Or their mobile campaigns in emerging markets with the Omo washing powder brand which generated a 60pc uplift in re-purchases through simple feature-phone campaigns offering a combination of vouchers and reminders.

The Hellman’s campaign at a supermarket chain in Brazil was particularly successful and is being rolled out to European markets.  It involved analysing a customer’s receipt at the point of purchase but prior to printing and then using their purchased ingredients to print recipes on the back of the receipt using Hellman’s – simply ingenious.

I’m a great admirer of Unilever.  I like the way they go about their business, developing campaigns with simple messages that evoke strong emotional brand attachment and delivering them in a direct way.  Social responsibility also forms a prominent part of their messaging platform.

Just take a look at their recent Lifebuoy soap campaign, again aimed at emerging markets and part of a long-term campaign on hand washing education.

The weakest presentation of the day for me, was undoubtedly the keynote from AIB’s COO, Ann Boden.  Her presentation was a thinly-disguised sales pitch for the bank, a vain and sometimes condescending attempt at some degree of public rehabilitation. The bank is reinventing itself, we were told using Boden’s experience from working with startups in the UK.  The bank is getting closer to the customer and is becoming more agile.  And the evidence of this?  Well, they’re developing an app that will tell us how much we can borrow from them and whether we can afford the house we want.  How magnanimous?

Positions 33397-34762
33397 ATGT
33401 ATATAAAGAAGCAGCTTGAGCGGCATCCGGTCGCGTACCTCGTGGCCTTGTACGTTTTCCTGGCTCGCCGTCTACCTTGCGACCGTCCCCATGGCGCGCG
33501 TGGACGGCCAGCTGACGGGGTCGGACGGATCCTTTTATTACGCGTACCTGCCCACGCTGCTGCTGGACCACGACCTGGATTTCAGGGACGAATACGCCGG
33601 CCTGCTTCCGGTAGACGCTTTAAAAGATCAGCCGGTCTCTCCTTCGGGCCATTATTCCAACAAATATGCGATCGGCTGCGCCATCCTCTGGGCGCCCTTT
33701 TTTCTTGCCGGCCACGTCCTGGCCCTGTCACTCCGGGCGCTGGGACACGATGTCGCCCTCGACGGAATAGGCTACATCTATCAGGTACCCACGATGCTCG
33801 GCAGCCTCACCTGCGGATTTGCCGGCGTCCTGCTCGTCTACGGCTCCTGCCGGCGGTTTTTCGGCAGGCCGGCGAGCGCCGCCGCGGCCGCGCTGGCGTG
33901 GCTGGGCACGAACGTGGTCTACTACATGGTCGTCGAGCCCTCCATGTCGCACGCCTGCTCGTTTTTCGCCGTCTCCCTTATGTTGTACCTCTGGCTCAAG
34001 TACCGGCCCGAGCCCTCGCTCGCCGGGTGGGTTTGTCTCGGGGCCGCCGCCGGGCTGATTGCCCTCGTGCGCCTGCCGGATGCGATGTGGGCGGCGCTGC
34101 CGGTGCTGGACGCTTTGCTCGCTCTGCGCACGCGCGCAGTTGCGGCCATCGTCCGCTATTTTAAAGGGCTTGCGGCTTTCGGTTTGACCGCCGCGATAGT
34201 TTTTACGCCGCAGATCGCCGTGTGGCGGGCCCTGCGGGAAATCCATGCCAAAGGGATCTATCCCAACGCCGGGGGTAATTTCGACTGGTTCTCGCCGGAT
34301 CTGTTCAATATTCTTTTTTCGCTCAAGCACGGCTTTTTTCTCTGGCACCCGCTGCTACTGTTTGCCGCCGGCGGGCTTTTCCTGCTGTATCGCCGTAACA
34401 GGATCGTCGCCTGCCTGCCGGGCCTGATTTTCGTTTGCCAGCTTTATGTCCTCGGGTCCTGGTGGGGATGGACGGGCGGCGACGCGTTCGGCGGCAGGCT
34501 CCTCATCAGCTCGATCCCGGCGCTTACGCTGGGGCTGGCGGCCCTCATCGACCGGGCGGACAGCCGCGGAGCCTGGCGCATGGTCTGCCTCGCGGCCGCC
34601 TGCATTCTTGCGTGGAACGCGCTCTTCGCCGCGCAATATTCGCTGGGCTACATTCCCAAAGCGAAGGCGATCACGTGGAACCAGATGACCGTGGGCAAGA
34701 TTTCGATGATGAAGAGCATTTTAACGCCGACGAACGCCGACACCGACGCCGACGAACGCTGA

Maybe I’m still feeling a bit sore about the €7 billion in Irish taxpayer’s money that was pumped into the bank to compensate for the reckless lending policies and blind investment strategies that brought the bank to its knees.  I really think it’s a bit early for the bank to throw platitudes at us, while at the same time hiking fees, account charges and interest rates at every turn.

But back to the positive………..

It was great to see a packed house to showcase the best of the tech industry in Ireland.  There was a real energy and buzz about the place and lots of goodwill towards the speakers and sentiments expressed through the two days.

I don’t know if the numbers will ultimately add up for some of the startups and other attendees there today, and it would certainly be an interesting exercise to revisit them in a period of time to explore their thoughts post-event.  But one thing’s for sure; ‘The Summit’ (as it is now branded) is one of the world’s largest two-day think tanks for the tech sector and it undoubtedly shines a welcome light on Ireland Inc, its entrepreneurial spirit and its creative, intelligent young people.

Let’s hope that this inventive and resourceful talent hasn’t deserted us for foreign shores by this time next year, and will still be around to play its part in getting the small business sector back to a trajectory of growth and recovery.

Long may it continue.